2.1. Single Program, Multiple Data

This code forms the basis of all of the other examples that follow. It is the fundamental way we structure parallel programs today.

Program file: 00spmd.py

A helper Python program: There is a program that accompanies the examples in this book called run.py. It is designed to make it easier to run these examples if you are unfamiliar with using a program called mpirun, which ordinarily needs several command line arguments to run our examples correctly.

Example usage:

python run.py ./00spmd.py 4

Here the 4 signifies the number of processes to start up in mpi.

run.py executes this program within mpirun using the number of processes given.


Rerun, using varying numbers of processes, e.g. 2, 8, 16 (i.e., vary the last argument to run.py)

2.1.1. Dive into the code

Here is the heart of this program that illustrates the concept of a single program that uses multiple processes, each containing and producing its own small bit of data (in this case printing something about itself).

from mpi4py import MPI

def main():
    comm = MPI.COMM_WORLD
    id = comm.Get_rank()            #number of the process running the code
    numProcesses = comm.Get_size()  #total number of processes running
    myHostName = MPI.Get_processor_name()  #machine name running the code

    print("Greetings from process {} of {} on {}"\
    .format(id, numProcesses, myHostName))

########## Run the main function

Let’s look at each line in main() and the variables used.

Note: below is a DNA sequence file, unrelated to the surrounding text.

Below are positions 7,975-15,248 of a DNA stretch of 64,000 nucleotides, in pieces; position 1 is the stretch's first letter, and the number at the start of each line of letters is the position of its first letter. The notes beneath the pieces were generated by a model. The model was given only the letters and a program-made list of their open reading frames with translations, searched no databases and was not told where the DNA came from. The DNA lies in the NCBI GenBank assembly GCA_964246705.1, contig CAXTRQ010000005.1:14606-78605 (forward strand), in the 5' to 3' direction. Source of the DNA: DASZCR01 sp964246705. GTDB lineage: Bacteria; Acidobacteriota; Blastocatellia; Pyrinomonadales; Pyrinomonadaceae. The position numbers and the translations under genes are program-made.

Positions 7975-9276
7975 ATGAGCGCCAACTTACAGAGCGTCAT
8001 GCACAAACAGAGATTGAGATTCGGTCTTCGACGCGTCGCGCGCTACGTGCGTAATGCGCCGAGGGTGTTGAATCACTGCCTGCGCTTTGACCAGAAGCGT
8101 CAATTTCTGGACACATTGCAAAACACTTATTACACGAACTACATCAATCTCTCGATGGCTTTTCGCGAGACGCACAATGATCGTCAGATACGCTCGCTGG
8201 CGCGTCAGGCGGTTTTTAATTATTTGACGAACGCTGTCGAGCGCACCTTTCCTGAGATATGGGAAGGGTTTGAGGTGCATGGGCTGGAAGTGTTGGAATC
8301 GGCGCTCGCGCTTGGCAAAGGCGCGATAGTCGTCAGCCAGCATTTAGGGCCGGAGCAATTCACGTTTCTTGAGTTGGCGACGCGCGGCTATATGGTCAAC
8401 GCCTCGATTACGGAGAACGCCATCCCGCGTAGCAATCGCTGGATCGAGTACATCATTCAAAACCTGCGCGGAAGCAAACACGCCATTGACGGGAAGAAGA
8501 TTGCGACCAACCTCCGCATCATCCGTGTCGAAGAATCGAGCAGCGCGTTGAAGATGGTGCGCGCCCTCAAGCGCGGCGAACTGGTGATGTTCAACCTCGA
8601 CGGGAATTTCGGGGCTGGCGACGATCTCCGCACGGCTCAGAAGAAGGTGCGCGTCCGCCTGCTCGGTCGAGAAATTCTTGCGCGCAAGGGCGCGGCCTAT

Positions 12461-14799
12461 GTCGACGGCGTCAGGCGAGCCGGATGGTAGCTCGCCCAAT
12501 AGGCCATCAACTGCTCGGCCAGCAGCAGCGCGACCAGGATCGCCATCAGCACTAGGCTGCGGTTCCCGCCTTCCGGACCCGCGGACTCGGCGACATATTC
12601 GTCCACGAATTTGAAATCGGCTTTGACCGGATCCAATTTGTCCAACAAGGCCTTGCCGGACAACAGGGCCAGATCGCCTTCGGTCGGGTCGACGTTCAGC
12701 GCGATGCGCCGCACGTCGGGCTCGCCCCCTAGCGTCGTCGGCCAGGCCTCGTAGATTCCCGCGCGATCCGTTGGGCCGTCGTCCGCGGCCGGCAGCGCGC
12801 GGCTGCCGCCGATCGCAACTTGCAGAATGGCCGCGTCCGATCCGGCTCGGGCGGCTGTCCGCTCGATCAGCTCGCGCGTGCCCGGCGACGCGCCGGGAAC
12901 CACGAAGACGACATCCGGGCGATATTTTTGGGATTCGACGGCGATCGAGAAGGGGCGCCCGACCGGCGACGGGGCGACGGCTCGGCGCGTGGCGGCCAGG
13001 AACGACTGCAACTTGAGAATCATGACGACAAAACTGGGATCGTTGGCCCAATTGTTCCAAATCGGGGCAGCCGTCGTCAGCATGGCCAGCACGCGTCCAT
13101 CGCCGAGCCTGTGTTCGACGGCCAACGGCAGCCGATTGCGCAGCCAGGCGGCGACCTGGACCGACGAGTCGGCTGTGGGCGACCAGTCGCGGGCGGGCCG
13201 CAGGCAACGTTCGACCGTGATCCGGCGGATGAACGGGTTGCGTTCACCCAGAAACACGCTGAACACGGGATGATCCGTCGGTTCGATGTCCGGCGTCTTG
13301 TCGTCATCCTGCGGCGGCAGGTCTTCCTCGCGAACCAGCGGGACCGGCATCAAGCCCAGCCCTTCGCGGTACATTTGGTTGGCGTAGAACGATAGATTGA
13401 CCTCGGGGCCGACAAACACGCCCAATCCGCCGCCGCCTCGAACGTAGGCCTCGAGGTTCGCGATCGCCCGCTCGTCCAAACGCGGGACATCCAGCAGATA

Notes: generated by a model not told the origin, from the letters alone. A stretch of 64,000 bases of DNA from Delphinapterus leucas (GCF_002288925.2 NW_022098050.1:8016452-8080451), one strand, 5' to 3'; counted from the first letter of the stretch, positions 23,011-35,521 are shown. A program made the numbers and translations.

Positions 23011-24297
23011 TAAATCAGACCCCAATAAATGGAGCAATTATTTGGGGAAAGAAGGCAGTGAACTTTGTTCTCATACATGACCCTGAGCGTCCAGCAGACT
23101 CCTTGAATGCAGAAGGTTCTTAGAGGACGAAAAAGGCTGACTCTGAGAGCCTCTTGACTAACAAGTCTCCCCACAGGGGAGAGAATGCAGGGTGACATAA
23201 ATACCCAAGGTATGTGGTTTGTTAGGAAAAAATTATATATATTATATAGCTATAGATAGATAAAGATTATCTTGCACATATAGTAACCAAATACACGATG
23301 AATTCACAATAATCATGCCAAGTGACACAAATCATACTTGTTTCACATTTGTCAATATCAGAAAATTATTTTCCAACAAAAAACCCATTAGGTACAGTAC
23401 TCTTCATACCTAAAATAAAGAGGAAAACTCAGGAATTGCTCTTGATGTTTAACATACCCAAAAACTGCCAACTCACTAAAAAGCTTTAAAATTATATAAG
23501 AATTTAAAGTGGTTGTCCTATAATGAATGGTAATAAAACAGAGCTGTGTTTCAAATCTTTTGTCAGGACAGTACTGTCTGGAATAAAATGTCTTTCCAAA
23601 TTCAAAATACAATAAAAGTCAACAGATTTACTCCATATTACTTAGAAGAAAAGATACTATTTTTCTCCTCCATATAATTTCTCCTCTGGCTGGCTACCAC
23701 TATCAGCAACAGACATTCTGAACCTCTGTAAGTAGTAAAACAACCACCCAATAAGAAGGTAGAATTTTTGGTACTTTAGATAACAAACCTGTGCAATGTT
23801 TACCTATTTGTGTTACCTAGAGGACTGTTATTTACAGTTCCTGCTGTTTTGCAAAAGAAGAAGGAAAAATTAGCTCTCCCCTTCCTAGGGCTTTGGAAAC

1. comm The fundamental notion with this type of computing is a process running independently on the computer. With one single program like this, we can specify that we want to start several processes, each of which can communicate. The mechanism for communication is initialized when the program starts up, and the object that represents the means of using communication between processes is called MPI.COMM_WORLD, which we place in the variable comm.

  2. id Every process can identify itself with a number. We get that number by asking comm for it using Get_rank().

  3. numProcesses It is helpful to know haw many processes have started up, because this can be specified differently every time you run this type of program. Asking comm for it is done with Get_size().

  4. myHostName When you run this code on a cluster of computers, it is sometimes useful to know which computer is running a certain piece of code. A particular computer is often called a ‘host’, which is why we call this variable myHostName, and get it by asking comm to provide it with Get_processor_name().

These four variables are often used in every MPI program. The first three are often needed for writing correct programs, and the fourth one is often used for debugging and analysis of where certain computations are running.

The fundamental idea of message passing programs can be illustrated like this:


Each process is set up within a communication network to be able to communicate with every other process via communication links. Each process is set up to have its own number, or id, which starts at 0.


Each process holds its own copies of the above 4 data variables. So even though there is one single program, it is running multiple times in separate processes, each holding its own data values. This is the reason for the name of the pattern this code represents: single program, multiple data. The print line at the end of main() represents the multiple different data output being produced by each process.

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